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Archos to kickstart cheap tablet revolution at IFA with £129 model

Archos 80 Titanium
The 80 Cesium is likely to be very similar to the 80 Titanium, pictured above

Archos will unveil a new Windows 8.1 tablet at IFA called the 80 Cesium and will be launched alongside the company's first Windows Phone, the 40 Cesium.

The 80 Cesium will cost £129 (about $200, AU$ 220) making it the cheapest Windows tablet ever launched (although we don't expect that to last for long). Perhaps even more significant is that it is the cheapest Windows computer on the market and it even comes with a display.

Simply plug in a keyboard and mouse and you have a fully functional computer. Not only does it come with Windows 8.1 (with Bing) but it will also almost certainly come with a 1-year license for Microsoft Office 365.

Deja Vu

Not much is known about the specs. Archos only confirmed that it will be running a quad-core Intel processor (probably the popular Baytrail-based Atom Z3735D) with an 8-inch 1,280 x 800 pixel resolution.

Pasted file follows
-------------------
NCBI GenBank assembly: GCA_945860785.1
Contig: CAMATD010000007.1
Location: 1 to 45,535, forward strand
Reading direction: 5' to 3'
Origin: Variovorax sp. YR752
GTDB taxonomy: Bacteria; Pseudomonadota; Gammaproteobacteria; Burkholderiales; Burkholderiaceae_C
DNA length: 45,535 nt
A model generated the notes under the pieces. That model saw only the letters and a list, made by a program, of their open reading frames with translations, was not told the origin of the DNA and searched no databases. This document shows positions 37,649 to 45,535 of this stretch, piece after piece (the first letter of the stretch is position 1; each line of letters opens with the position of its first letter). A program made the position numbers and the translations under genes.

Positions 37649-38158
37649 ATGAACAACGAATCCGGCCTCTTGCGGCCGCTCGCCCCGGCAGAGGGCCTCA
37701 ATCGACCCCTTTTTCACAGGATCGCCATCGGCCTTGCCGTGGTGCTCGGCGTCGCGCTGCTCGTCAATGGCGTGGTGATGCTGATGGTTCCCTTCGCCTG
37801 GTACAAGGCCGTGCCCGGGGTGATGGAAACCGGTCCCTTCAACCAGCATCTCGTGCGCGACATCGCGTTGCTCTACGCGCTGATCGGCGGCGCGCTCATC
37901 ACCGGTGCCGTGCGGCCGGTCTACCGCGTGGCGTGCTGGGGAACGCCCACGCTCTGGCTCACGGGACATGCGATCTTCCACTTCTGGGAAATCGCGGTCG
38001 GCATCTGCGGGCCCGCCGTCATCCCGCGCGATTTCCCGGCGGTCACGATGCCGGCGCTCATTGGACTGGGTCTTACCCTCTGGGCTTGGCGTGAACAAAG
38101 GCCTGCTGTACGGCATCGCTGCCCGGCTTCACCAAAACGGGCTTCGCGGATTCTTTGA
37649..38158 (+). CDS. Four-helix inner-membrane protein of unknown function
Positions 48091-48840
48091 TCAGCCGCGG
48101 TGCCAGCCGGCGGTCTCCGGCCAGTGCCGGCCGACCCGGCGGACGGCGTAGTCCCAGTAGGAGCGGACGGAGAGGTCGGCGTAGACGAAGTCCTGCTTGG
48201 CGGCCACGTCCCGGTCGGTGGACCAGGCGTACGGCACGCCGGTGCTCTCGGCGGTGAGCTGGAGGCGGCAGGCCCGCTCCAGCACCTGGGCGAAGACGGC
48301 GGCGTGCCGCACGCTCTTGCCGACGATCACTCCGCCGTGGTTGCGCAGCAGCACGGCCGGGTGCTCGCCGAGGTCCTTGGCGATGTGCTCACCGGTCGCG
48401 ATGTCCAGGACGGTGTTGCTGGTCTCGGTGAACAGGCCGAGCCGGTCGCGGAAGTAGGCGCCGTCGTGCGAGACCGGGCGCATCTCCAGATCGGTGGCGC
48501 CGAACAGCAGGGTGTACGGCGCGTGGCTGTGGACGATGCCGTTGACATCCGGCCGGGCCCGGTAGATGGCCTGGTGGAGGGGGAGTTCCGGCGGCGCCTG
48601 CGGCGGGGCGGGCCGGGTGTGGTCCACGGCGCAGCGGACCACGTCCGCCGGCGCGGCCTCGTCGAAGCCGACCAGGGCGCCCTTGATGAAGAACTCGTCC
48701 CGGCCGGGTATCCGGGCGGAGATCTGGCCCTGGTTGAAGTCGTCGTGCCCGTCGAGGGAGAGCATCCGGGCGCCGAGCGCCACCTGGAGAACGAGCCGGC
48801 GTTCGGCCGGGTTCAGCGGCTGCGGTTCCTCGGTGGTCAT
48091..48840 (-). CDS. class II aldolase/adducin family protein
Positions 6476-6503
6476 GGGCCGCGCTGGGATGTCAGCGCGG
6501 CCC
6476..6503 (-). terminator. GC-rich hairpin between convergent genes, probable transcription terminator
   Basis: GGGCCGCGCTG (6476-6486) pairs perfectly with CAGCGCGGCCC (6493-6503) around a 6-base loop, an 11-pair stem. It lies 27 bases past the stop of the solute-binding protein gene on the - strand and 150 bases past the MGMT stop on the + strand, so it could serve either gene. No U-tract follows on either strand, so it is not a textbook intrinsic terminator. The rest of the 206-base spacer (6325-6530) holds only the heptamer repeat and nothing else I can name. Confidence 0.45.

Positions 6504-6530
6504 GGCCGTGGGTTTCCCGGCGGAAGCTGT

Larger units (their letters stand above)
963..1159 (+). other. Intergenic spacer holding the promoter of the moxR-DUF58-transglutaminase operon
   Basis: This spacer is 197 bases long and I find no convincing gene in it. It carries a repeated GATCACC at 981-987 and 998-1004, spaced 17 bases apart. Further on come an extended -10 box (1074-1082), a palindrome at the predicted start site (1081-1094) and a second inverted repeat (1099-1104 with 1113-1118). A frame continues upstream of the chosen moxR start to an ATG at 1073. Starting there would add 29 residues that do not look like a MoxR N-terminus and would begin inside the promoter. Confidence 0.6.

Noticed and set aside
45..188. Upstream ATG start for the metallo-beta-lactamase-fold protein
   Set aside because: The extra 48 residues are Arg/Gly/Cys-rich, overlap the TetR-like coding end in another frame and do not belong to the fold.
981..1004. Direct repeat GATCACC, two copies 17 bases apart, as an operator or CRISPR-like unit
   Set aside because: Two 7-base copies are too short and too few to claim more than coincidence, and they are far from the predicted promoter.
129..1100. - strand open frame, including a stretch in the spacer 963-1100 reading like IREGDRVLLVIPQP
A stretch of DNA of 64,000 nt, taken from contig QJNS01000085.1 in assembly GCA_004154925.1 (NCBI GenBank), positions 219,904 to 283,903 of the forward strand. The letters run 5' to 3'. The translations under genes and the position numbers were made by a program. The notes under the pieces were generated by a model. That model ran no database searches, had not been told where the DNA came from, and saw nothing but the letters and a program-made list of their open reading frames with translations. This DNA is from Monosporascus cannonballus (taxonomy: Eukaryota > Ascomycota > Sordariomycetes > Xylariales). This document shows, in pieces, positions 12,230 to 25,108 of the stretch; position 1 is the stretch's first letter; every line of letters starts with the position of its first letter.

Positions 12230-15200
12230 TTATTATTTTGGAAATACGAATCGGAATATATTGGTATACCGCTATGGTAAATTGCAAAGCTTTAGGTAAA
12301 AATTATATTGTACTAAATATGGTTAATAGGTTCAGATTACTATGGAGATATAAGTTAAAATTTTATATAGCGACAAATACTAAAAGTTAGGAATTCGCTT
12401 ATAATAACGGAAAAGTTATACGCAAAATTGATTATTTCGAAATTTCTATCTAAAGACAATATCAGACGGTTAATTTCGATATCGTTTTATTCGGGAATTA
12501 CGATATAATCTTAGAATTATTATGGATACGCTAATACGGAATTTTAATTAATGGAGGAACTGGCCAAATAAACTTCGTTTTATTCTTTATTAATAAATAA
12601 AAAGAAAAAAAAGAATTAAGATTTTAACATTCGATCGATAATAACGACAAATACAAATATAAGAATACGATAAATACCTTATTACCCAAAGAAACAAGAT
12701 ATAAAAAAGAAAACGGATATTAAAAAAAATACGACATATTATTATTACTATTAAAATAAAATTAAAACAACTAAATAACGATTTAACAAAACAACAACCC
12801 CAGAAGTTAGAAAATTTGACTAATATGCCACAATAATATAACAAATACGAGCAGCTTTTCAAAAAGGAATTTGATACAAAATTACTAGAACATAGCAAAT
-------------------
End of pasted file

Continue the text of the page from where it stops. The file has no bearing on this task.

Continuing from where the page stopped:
The rest of the specification, I believe, will be made up of a front and a rear camera, a microSD card slot, 2GB of RAM, 32GB onboard storage, Wi-Fi, Bluetooth, a micro-HDMI and a micro-USB port.

In other words, the same components that power many other - more expensive - Windows tablets on market.

Expect many similar-priced tablets sharing almost the same configuration to hit the market pretty soon. A number of little-known Chinese brands are already selling Windows 8.1 tablets for around £100 (about $160, AU$ 180).

Desire Athow

Managing Editor, TechRadar Pro

Désiré has been musing and writing about technology during a career spanning four decades. He dabbled in website building and web hosting when DHTML and frames were en vogue and started writing about the impact of technology on society just before the start of the Y2K hysteria at the turn of the last millennium. Then followed a weekly tech column in a local business magazine in Mauritius, a late night tech radio programme called Clicplus and a freelancing gig at the now-defunct, Theinquirer, with the legendary Mike Magee as mentor. Following an eight-year stint at where he discovered the joys of global techfests, Désiré now heads up TechRadar Pro. He has an affinity for anything hardware and staunchly refuses to stop writing reviews of obscure products or cover niche B2B software-as-a-service providers.